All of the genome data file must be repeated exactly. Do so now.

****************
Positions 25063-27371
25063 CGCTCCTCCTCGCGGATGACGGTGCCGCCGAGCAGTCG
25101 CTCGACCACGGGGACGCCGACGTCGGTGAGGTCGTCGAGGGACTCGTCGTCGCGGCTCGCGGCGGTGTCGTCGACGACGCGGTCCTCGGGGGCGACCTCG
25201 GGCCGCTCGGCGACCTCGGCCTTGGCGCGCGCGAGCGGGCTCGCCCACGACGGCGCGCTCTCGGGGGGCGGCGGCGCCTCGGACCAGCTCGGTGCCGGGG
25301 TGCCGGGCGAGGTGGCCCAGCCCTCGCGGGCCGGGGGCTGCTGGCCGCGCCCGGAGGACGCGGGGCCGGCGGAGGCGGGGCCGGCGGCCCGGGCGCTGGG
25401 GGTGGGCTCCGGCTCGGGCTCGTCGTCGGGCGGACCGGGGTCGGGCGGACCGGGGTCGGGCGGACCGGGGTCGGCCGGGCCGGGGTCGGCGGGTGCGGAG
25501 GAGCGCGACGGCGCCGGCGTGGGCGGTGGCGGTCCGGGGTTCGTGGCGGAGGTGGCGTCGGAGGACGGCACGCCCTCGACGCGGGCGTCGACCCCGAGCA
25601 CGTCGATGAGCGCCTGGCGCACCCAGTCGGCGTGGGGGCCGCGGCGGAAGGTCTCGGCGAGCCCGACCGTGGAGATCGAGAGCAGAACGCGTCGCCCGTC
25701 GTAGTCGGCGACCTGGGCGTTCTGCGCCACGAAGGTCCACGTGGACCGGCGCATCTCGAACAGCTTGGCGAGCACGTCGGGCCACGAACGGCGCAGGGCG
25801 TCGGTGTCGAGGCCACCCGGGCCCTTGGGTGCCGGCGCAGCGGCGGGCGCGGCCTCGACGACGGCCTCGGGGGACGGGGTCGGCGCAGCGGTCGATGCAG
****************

Positions 25063-27371
25063 CGCTCCTCCTCGCGGATGACGGTGCCGCCGAGCAGTCG
25101 CTCGACCACGGGGACGCCGACGTCGGTGAGGTCGTCGAGGGACTCGTCGTCGCGGCTCGCGGCGGTGTCGTCGACGACGCGGTCCTCGGGGGCGACCTCG
25201 GGCCGCTCGGCGACCTCGGCCTTGGCGCGCGCGAGCGGGCTCGCCCACGACGGCGCGCTCTCGGGGGGCGGCGGCGCCTCGGACCAGCTCGGTGCCGGGG
25301 TGCCGGGCGAGGTGGCCCAGCCCTCGCGGGCCGGGGGCTGCTGGCCGCGCCCGGAGGACGCGGGGCCGGCGGAGGCGGGGCCGGCGGCCCGGGCGCTGGG
25401 GGTGGGCTCCGGCTCGGGCTCGTCGTCGGGCGGACCGGGGTCGGGCGGACCGGGGTCGGGCGGACCGGGGTCGGCCGGGCCGGGGTCGGCGGGTGCGGAG
25501 GAGCGCGACGGCGCCGGCGTGGGCGGTGGCGGTCCGGGGTTCGTGGCGGAGGTGGCGTCGGAGGACGGCACGCCCTCGACGCGGGCGTCGACCCCGAGCA
25601 CGTCGATGAGCGCCTGGCGCACCCAGTCGGCGTGGGGGCCGCGGCGGAAGGTCTCGGCGAGCCCGACCGTGGAGATCGAGAGCAGAACGCGTCGCCCGTC
25701 GTAGTCGGCGACCTGGGCGTTCTGCGCCACGAAGGTCCACGTGGACCGGCGCATCTCGAACAGCTTGGCGAGCACGTCGGGCCACGAACGGCGCAGGGCG
25801 TCGGTGTCGAGGCCACCCGGGCCCTTGGGTGCCGGCGCAGCGGCGGGCGCGGCCTCGACGACGGCCTCGGGGGACGGGGTCGGCGCAGCGGTCGATGCAG